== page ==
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The Blue Room CD
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THE BLUE ROOM features Madeleine reinterpreting songs from Ray Charles seminal album MODERN SOUNDS IN COUNTRY & WESTERN MUSIC, as well as others from legendary artists such as Randy Newman and Leonard Cohen, whose legacies are herein enveloped into a similar melting pot of the variety of American popular song.
Released in the summer of 1962, MODERN SOUNDS was a daring album for Charles as it broke the mold of what was expected from him, and in turn, truly represented artistic freedom something that clearly inspires Peyrouxs album THE BLUE ROOM.
Conceived and produced by the legendary GRAMMY-Award winner Larry Klein (Joni Mitchell, Tracy Chapman, Herbie Hancock), he says, Rays cultural landmark of an album has always been a part of me. I have loved this album ever since I can remember and I knew that Madeleine would be the perfect voice to bring it to the forefront again.
Reexamining this album is an ideal project for the multi-talented Madeleine Peyroux, because she comes from that same rare place as Ray Charles the junction of jazz, country and blues. The Brooklyn and Paris-bred artist, with a New Orleans pedigree, Peyrouxs soulfully piercing voice and eclectic musical mix makes for magnificent story-telling. And that is exactly what each of the songs on THE BLUE ROOM does tell a story but from her own perspective. Infusing her own vision and reinterpretation of the songs with modern sensibility, Peyroux brings elements of jazz, country and blues into each song, while evoking a depth of emotion and sound of such legends as Billie Holiday, Patsy Cline, Edith Piaf, and Bob Dylan.
Featuring sparse arrangements, each of the 11 tracks on the album sets a tone and mood that respects where the originals came from, but offers a modern reinterpretation of each song. Truly an inspired record, THE BLUE ROOM features five other tracks that Madeleine felt could accompany Charles seminal album.
Top Customer Reviews
I'd say if you're the casual Peyroux fan you may want to take pause before immediately buying the whole thing here. While she delivers with her voice, there's just nothing I would consider "spectacular." But Peyroux has never been about flash, and this album is one that after the first few tracks I found myself quite entranced. Her voice is just so pure.
So while this isn't my preferred instrumentation, her voice comes across beautifully especially on a couple tracks:
"Guilty," Madeleine brings her own tonality to this Randy Newman tune and gives it a slight country twist. The song doesn't progress or plateau, but she's extraordinary here, with good range and vibrance.
"Bye Bye Love," Classic Everly Brothers song written by Felice and Boudleaux Bryant...this is a swanky, bluesy version of the song and she does it more than justice. My favorite instrumentation on the album and I really like that Peyroux comes up a little above her normal "low-key" nature here.Read more ›
I suppose she is trying to update her image by tackling songs from the 60s-70s. However, the songs - particularly Bird on the Wire and Gentle on My Mind - do not fit Peyroux's very mannered and polished style. She tends to take liberties with the melody. Because every note is so precise, I have no doubt that her choices are deliberate and even rehearsed, but for me they just don't work, particularly on these two songs. The effect is like sitting in a cabaret listening to a singer who looks great but is a bit off-key. I actually winced a few times listening to these two songs.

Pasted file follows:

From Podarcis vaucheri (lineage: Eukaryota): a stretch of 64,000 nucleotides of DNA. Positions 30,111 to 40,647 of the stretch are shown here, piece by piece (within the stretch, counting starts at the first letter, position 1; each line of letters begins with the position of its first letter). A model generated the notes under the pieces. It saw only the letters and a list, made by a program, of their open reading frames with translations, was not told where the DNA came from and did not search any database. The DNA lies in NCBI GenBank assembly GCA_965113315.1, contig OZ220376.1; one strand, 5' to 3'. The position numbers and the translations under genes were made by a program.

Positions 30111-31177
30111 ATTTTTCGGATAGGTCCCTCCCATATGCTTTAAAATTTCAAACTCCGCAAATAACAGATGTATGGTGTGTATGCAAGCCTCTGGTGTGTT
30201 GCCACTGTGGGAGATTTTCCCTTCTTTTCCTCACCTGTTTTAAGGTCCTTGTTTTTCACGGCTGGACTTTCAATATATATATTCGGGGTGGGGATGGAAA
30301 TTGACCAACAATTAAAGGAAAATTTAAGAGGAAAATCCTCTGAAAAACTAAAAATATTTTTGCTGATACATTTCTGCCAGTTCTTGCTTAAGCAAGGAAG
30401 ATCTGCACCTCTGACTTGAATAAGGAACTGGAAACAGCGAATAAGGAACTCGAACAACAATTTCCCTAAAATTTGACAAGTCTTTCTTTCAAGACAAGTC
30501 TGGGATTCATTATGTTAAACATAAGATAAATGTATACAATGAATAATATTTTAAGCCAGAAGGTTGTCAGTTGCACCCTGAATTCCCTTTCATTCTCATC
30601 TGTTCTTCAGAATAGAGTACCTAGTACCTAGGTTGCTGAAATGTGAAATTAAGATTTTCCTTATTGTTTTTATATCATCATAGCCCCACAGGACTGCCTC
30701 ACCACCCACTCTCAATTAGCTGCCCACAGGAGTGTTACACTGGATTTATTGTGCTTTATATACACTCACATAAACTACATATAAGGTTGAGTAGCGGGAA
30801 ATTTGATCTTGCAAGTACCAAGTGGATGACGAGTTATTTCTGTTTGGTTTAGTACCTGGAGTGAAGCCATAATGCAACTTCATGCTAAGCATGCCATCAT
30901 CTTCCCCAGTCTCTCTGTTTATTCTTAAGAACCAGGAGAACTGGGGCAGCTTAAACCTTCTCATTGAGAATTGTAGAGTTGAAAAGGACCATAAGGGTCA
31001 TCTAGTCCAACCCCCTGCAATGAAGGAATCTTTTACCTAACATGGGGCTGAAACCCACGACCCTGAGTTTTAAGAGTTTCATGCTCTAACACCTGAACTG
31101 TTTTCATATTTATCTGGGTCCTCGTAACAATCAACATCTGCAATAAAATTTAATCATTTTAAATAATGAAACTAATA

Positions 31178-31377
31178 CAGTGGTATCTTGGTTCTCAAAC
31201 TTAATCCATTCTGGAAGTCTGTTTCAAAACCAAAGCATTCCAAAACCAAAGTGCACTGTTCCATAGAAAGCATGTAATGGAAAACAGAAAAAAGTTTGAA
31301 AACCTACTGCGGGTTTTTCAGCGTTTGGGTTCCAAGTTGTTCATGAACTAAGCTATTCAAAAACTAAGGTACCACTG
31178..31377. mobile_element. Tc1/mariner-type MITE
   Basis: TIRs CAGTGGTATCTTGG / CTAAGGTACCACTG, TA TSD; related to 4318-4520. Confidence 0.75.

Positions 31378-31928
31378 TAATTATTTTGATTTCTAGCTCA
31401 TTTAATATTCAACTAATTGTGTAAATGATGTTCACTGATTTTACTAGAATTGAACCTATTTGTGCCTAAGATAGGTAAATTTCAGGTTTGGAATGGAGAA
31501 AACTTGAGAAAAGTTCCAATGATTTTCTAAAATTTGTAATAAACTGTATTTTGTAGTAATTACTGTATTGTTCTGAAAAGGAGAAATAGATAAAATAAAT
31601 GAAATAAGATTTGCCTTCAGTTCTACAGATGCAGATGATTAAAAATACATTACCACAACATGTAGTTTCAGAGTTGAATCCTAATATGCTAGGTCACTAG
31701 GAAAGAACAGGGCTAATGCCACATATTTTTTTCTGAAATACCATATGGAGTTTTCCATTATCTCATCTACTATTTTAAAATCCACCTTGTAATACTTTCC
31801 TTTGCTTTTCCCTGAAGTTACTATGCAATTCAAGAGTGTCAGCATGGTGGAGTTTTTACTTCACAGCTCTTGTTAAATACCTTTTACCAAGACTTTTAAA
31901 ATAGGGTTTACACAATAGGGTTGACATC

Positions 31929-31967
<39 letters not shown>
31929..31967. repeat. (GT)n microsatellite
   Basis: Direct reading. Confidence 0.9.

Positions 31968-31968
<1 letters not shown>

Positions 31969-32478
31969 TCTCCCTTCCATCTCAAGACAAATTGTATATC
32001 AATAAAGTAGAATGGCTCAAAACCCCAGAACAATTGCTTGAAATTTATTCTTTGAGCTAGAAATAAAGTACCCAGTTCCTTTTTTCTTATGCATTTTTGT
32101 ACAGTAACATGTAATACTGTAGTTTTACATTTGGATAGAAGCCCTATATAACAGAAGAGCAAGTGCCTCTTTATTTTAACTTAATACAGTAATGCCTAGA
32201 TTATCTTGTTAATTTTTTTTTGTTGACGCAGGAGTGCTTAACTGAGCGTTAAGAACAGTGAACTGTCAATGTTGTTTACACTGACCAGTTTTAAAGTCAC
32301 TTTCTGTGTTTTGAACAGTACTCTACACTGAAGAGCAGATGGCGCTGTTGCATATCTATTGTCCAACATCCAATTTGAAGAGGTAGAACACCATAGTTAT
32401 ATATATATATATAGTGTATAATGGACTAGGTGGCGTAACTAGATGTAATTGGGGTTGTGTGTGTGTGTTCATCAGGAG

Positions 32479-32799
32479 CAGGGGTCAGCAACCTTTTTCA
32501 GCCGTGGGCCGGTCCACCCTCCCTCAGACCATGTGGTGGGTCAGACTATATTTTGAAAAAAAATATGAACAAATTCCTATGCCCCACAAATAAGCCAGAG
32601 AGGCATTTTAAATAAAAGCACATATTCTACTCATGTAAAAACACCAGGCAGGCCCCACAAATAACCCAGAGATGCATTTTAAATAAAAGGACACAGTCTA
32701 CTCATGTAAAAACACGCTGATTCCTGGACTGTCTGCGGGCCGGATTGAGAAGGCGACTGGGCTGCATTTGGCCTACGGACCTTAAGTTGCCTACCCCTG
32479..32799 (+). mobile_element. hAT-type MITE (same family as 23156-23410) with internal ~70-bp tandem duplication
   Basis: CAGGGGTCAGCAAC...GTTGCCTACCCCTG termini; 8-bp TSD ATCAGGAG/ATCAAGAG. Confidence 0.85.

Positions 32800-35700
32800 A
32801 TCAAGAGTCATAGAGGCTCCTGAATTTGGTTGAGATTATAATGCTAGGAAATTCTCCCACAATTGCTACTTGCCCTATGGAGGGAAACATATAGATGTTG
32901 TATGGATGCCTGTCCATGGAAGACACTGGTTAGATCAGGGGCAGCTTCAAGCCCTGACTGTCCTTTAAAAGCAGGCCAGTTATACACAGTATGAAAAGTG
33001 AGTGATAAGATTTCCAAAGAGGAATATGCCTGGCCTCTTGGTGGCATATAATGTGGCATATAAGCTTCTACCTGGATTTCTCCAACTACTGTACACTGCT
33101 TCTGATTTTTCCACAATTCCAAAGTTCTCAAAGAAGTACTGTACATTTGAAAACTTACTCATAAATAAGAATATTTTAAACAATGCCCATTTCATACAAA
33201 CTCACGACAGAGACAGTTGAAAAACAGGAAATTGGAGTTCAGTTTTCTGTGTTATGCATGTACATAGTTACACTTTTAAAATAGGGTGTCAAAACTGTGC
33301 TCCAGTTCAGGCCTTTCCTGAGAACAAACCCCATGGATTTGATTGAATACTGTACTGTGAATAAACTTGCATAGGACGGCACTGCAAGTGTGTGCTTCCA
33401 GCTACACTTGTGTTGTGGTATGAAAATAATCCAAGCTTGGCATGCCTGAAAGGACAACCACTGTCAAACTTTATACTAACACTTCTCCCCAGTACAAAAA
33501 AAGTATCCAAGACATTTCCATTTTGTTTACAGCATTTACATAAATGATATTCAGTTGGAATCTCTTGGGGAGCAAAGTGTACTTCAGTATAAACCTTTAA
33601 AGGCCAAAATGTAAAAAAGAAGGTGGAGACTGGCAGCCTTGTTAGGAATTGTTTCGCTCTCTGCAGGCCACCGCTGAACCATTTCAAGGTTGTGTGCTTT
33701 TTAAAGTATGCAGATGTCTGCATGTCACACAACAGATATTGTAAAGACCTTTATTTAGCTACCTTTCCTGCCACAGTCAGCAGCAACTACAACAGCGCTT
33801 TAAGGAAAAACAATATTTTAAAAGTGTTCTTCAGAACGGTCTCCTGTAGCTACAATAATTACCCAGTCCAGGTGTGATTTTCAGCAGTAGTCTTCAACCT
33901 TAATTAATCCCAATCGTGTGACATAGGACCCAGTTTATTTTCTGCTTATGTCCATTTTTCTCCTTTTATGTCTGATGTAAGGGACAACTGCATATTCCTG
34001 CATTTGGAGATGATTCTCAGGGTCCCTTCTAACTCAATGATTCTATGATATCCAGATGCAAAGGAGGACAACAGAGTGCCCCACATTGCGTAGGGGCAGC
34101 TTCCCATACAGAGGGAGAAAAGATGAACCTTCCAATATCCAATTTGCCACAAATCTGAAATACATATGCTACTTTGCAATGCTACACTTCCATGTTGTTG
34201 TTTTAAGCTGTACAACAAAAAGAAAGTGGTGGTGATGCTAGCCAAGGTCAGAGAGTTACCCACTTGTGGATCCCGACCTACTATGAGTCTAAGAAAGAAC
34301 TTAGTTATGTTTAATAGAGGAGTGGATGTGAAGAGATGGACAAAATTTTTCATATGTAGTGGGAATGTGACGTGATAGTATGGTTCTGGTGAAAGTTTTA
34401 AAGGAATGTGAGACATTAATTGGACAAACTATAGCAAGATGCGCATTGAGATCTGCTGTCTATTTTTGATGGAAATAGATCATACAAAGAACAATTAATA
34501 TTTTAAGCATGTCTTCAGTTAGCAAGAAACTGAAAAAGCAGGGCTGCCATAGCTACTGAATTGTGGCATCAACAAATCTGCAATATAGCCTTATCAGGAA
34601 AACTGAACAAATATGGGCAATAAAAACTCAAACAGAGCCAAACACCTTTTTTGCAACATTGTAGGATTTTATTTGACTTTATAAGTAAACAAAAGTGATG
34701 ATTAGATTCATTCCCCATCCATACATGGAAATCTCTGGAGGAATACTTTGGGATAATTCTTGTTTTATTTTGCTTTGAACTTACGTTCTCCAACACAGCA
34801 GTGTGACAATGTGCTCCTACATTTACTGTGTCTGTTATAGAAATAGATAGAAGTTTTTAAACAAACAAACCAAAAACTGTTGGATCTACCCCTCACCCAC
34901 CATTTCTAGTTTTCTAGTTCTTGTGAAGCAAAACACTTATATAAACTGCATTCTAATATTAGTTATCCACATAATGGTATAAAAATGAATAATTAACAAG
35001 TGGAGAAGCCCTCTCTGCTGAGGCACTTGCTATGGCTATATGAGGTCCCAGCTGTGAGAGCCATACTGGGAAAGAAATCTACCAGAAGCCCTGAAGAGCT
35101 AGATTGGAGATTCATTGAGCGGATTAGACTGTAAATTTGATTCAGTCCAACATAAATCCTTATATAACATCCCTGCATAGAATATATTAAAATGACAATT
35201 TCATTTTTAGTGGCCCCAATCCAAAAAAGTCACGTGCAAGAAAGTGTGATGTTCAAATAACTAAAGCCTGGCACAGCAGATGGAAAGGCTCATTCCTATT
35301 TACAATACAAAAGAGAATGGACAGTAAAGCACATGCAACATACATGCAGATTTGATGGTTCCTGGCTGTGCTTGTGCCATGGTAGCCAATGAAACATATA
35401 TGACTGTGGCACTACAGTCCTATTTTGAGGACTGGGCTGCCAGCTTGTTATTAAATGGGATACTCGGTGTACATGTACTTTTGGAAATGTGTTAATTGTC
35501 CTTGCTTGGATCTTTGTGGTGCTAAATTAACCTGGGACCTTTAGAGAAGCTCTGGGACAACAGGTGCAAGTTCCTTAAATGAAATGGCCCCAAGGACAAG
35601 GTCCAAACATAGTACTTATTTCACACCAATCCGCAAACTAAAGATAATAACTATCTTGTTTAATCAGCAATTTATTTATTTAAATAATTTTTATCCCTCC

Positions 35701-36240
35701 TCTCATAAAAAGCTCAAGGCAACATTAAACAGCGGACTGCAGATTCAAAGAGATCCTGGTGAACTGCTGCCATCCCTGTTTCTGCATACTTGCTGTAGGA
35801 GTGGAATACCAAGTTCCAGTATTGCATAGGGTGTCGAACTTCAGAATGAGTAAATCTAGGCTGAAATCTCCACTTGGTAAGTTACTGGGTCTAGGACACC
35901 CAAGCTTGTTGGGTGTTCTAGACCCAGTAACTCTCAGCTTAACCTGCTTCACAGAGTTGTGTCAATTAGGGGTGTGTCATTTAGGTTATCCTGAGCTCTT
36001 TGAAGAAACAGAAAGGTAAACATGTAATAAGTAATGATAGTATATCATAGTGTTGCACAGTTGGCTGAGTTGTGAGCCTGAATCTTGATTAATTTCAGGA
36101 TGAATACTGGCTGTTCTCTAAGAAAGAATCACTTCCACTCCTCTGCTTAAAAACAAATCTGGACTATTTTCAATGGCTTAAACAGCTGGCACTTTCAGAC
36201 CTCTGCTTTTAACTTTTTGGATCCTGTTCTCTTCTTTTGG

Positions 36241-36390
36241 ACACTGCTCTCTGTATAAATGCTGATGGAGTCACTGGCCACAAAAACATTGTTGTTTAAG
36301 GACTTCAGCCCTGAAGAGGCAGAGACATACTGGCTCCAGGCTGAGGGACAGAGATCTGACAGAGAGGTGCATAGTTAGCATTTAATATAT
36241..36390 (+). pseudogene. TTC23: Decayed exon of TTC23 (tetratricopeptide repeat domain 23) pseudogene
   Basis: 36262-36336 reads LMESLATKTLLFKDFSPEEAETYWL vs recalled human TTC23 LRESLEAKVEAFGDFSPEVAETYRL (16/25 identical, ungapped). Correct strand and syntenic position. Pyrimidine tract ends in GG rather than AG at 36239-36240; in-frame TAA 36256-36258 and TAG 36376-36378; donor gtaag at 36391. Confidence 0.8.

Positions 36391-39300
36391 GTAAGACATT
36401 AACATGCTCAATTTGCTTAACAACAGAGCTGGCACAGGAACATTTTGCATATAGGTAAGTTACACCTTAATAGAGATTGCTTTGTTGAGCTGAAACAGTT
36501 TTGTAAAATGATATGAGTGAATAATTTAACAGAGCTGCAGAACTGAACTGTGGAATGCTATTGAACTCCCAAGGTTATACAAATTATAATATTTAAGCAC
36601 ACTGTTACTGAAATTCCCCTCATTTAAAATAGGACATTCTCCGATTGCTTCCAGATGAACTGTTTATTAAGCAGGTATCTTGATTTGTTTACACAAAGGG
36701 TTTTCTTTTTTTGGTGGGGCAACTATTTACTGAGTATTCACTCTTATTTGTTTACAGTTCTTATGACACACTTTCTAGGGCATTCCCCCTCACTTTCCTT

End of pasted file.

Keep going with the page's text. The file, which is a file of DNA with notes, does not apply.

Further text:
For me the most successful track on this album is You Don't Know Me. It's more adaptable to a variety of genres and styles. I am reminded of Meryl Streep in Postcards from the Edge, being urged to sing, and she sits down at the piano and pulls out this song. It's a good song for Madeleine because there is not an iconic version out there, it's a song that's been covered a lot and hers could end up being your favorite version.
I really do applaud Madeleine Peyroux. There's no one else like her. She sounds so much like Billie Holiday sometimes, but her image feels so carefully cultivated and totally her own. I'm wavering between 2 and 3 stars on this record. I'm going with 2. I feel like the song choices set her up for failure. This may be one of those records that I like better with repeated listening. I will try it again in the future when I get in a Madeleine Peyroux mood. There are definitely those moods - just disappointed with this particular record.
I love almost all of her CD's, but could not get a grasp on "Bare Bones" or "Standing on the Rooftop." But until "The Blue Room" there has not been a 100% faultless gem of musical choices. This is it. Absolutely great from the first notes to the last, a gorgeously original fusion of post-modern jazz/blues with a tinge of country. Whoever thought the song "Gentle On My Mind" could bring tears to your eyes? I cannot stop listening to it. Even the CD booklet is a work of art.
Visit the lovely, lonely "Blue Room." You'll never want to leave. Thank you, producer Larry Klein and Madeleine for this extraordinary recording.
Most Recent Customer Reviews
THIS IS PEYROUX AT HER BEST. SHE IS LIKE ONE OF THE GREAT SONGSTRESSES OF THE PAST; A MODERN MARLENE DIETRICH. EVERY SONG IS SENSUOUS.Published 2 months ago by BRIAN
What was Madeleine thinking? These songs and the musical arrangements is not her. She sounds lost here and I don't mean in a bluesy sense. Read morePublished 6 months ago by Barry J. Berrettoni
It's not terrible because of Madeleine's gorgeous voice. But narcolepsy is the dominant theme. Not bluesy, not mysterious, not dreamy, just half-asleep and pretty boring. Read morePublished 10 months ago by PoetMike
Didn't realize this was a "covers" album - of course I should have read about it before buying. Prefer her usual style.Published 12 months ago by psychlist